Charles R. Goulding looks at how 3D printing technology could fit into a major helicopter renewal contract.
On June 28th, 2022, the U.S. government announced the 10th renewal of the 120H-60 M Black Hawk helicopter contract for US$2.3B. This is the first renewal since the U.S. military began working with Wichita State University (WSU) to create a digital twin or duplicate, of the Black Hawk using scanning technology and 3D printing. The concept of the WSU project was that the U.S. Department of Defense (DoD) could become more self-reliant instead of relying on OEM parts.
In theory, this should mean that many Black Hawk part designs are now available in the marketplace. We have also recently written an article about Bell Helicopters and its 3D printing initiatives.
Sikorsky is a part of Lockheed Martin, a company that had total sales in 2021 of approximately US$67B and employed 114,000 highly-skilled employees as of December 31st, 2021. About 93% of Lockheed’s workforce is located in the U.S.
When it comes to helicopter design, the quest is always to reduce weight. There are a variety of Black Hawk helicopter weight statistics:
- An empty Black Hawk helicopter is 11,000-12,000 pounds
- The Mission Gross Weight with 11-12 troops is 17,000-18,000 pounds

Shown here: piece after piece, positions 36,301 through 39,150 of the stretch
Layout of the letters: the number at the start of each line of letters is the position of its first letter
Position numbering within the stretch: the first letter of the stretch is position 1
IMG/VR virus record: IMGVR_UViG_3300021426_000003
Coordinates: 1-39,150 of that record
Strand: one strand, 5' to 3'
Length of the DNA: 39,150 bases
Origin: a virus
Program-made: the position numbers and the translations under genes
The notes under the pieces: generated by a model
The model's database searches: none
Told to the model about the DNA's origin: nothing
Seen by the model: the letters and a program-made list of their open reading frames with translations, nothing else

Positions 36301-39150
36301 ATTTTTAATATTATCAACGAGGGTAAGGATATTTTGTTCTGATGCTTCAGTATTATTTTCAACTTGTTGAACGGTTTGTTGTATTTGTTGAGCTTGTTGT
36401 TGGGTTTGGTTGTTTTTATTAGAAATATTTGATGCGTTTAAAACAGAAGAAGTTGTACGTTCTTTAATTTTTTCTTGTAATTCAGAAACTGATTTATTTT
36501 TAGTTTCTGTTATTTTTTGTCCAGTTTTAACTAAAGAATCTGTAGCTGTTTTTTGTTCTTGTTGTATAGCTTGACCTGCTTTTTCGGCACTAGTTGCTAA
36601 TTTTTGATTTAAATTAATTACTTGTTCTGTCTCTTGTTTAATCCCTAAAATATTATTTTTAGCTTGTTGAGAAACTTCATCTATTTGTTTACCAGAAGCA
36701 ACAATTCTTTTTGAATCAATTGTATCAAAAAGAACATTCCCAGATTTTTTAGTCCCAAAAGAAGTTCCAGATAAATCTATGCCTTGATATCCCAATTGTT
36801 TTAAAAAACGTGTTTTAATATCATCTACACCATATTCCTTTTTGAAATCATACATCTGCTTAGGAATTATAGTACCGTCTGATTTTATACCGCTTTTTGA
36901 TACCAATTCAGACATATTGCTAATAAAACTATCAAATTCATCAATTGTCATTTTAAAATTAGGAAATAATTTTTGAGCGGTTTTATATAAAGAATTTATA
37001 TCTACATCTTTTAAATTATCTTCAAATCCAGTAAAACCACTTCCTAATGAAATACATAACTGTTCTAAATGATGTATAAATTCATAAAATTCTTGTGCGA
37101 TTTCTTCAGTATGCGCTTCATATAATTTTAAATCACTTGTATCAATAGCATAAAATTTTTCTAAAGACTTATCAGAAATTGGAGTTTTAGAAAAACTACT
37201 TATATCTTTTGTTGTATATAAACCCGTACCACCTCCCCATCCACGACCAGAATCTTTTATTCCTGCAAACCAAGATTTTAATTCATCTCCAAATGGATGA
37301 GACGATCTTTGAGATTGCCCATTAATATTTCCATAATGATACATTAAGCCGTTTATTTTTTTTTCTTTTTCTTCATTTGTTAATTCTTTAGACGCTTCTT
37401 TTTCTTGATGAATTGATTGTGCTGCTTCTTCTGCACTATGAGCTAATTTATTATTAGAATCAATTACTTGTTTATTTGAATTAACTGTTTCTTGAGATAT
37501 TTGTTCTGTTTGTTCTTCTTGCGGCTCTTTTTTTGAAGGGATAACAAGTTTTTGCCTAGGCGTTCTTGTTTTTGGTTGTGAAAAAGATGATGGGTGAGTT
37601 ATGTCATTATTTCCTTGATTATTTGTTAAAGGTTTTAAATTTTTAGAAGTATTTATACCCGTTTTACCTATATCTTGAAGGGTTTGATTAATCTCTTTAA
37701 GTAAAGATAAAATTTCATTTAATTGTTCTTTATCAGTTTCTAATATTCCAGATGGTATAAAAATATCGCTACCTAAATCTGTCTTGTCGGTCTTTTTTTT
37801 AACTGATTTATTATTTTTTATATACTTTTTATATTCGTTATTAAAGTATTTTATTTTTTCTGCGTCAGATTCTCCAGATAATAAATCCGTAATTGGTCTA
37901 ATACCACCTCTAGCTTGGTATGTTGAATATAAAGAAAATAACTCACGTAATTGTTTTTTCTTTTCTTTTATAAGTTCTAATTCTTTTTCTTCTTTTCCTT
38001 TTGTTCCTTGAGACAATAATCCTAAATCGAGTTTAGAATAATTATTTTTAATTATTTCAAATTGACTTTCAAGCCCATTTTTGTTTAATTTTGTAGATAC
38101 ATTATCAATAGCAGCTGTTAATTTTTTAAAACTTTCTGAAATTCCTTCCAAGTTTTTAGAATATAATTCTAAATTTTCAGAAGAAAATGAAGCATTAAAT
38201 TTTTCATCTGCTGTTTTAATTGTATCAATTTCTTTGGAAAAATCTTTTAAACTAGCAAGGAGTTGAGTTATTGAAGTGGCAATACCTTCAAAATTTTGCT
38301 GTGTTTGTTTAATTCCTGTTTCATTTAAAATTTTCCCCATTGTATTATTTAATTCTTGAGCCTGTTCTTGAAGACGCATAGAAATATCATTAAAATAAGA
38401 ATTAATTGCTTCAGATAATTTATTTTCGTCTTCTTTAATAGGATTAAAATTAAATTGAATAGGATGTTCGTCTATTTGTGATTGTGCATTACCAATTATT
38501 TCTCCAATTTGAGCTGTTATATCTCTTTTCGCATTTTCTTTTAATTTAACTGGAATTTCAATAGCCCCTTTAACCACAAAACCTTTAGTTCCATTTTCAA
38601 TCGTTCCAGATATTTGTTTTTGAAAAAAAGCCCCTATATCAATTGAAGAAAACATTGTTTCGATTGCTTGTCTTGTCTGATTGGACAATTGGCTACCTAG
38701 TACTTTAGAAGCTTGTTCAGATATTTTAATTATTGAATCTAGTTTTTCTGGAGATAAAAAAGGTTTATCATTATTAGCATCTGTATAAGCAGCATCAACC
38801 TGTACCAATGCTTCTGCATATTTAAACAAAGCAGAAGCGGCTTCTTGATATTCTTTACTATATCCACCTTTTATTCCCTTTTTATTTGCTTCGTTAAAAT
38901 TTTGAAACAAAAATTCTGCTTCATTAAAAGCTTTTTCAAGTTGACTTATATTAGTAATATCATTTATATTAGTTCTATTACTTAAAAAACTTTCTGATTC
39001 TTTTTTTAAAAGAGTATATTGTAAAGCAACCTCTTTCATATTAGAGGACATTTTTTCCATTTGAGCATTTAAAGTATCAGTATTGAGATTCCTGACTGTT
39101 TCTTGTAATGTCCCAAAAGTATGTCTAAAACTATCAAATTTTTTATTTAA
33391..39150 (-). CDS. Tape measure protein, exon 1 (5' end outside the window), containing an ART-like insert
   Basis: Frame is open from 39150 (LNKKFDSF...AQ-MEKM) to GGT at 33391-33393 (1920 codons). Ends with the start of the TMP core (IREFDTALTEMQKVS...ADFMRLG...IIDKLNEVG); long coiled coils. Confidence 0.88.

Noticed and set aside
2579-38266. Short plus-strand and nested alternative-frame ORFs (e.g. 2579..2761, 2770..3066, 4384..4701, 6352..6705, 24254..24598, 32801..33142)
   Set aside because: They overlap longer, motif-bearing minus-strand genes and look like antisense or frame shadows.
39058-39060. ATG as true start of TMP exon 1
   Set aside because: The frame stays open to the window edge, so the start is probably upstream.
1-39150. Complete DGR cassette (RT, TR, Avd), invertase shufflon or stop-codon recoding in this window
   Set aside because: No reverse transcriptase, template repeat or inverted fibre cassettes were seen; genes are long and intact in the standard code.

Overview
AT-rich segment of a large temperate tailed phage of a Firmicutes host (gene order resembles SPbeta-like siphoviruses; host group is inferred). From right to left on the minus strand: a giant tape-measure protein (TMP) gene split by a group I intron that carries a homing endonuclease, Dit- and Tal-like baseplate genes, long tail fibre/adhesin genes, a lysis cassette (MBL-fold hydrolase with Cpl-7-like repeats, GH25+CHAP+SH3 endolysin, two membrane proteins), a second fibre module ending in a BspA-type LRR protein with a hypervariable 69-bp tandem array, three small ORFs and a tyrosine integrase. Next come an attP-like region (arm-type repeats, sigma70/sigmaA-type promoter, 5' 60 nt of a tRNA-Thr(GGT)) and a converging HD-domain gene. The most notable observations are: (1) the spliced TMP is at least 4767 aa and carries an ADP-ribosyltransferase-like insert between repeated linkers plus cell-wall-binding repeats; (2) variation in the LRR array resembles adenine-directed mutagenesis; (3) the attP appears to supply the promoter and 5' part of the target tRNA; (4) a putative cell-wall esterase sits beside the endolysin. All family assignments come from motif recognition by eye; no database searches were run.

- The Maximum Gross Weight is 22,000 pounds
- In terms of cargo, a Black Hawk helicopter can lift 2,600 pounds internally and 9,000 pounds by sling
I recently spoke to a senior Sikorsky engineer who told me that the new design twin rotor vertical lift helicopters are extremely heavy. This means that as the industry gains more expertise in 3D printing topology and generative design, more part weight reduction will occur.
Lockheed also has extensive 3D printing experience with the F-35 fighter jet design and development.
Lockheed’s total R&D spend for 2021 totaled US$1.5B as compared to US$1.3B in both 2020 and 2019 respectively.
The Research & Development Tax Credit
The now permanent Research and Development (R&D) Tax Credit is available for companies developing new or improved products, processes and/or software.
3D printing can help boost a company’s R&D Tax Credits. Wages for technical employees creating, testing and revising 3D printed prototypes can be included as a percentage of eligible time spent for the R&D Tax Credit. Similarly, when used as a method of improving a process, time spent integrating 3D printing hardware and software counts as an eligible activity. Lastly, when used for modeling and preproduction, the costs of filaments consumed during the development process may also be recovered.
Whether it is used for creating and testing prototypes or for final production, 3D printing is a great indicator that R&D Credit eligible activities are taking place. Companies implementing this technology at any point should consider taking advantage of R&D Tax Credits.
Defense production is very important at this time. Hopefully, we will see the ten-year renewal defense contract have significant opportunities to use 3D printing to produce important product performance improvements.